By Louisa Winkler, WSU Mount Vernon
MOUNT VERNON, Wash. – An expert on the cultural and plant diversity stewarded by farming communities around the world will present the free, public Harvest Seminar at 7 p.m. Thursday, Nov. 20, at the Washington State University Mount Vernon Research Center, 16650 State Route 536.
Spanish language simultaneous translation will be provided. More information is available from Louisa Winkler at firstname.lastname@example.org or 360-848-6129.
Speaker Gary Paul Nabhan is an author and co-founder of Native Seeds/SEARCH, a nonprofit that protects crop seeds of Native American and other ethnic cultures, and of Renewing America’s Food Traditions, a network dedicated to rescuing diverse foods and food traditions.
“Agriculture is under increasing pressure in today’s economy to expand and homogenize, and the number of crop varieties in production across North America is declining,” said Steve Jones, research center director and plant breeder. “This impoverishment is a cultural loss, but also makes agriculture more vulnerable.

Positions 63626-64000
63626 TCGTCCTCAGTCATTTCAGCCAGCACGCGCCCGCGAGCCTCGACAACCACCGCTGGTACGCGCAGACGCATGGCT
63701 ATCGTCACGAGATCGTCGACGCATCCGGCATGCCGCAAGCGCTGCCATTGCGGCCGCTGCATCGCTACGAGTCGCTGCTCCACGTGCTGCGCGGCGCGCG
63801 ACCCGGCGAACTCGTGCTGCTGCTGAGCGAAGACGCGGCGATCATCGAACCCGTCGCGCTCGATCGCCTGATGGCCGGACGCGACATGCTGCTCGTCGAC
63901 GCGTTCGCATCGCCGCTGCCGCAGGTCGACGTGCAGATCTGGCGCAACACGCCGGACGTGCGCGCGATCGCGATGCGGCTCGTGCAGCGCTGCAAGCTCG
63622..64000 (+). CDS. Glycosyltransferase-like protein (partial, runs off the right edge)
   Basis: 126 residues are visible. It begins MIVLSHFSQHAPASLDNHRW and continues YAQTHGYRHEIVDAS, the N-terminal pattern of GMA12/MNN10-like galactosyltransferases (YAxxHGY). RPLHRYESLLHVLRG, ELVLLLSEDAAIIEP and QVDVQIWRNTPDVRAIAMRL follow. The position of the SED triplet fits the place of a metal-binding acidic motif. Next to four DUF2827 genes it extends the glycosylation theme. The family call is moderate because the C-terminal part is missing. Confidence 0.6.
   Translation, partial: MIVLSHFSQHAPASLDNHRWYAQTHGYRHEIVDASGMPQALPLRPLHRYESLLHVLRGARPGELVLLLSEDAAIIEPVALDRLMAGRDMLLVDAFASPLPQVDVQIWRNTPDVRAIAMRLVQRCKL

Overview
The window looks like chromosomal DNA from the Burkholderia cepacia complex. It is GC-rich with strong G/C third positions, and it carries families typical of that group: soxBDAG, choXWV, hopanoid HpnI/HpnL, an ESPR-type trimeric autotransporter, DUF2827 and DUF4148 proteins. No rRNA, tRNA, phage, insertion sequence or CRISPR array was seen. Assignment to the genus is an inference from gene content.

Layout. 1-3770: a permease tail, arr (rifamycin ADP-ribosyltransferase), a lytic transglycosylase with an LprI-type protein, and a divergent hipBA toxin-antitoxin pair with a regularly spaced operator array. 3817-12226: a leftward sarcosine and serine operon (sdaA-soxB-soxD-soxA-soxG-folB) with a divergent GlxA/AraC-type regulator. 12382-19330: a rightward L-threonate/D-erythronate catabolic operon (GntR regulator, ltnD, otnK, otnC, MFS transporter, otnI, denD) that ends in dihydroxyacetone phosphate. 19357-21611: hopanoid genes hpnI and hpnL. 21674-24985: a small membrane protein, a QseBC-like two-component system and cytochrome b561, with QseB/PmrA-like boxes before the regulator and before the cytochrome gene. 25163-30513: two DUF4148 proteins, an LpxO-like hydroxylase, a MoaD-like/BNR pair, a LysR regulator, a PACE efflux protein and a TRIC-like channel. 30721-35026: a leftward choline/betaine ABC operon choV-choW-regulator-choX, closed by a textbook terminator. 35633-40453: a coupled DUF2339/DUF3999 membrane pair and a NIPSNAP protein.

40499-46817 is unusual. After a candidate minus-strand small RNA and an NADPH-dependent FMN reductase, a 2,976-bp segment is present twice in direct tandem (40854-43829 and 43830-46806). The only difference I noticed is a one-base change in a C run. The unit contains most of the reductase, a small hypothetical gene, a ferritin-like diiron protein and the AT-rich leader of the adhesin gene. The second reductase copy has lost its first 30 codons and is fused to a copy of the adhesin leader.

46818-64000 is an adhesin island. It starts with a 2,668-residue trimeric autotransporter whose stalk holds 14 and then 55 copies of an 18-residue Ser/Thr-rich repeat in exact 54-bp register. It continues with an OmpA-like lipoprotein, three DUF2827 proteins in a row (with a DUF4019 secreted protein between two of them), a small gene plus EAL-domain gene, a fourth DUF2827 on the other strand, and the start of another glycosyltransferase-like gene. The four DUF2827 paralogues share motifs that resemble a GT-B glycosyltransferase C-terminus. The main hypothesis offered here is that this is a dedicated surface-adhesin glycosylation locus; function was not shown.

“It is vitally important to understand that the diversity arising within cultures and regions has relevance at a wider scale and needs to be protected,” he said. “Gary Nabhan has a unique power to communicate this.”
An annual event organized by graduate students, the talk is an opportunity for growers, researchers and the community to come together and think about the big picture of food and farming. The seminar is sponsored by PCC Natural Markets and the research center.
“This is an agricultural region sensitive to the power of diversity, both culturally and botanically,” said Kelly Ann Atterberry, master’s degree student in horticulture. “Farmers in Skagit County alone grow more than 90 different crop types, and many farmers collaborate with breeding programs at the research center to develop plant varieties adapted for the region.”
In his book, “Where Our Food Comes From” (Shearwater, 2008), Nabhan argues that the conservation of varieties can help humanity adapt to changes in the environment, as well as bring color and enjoyment to our physical and culinary landscapes.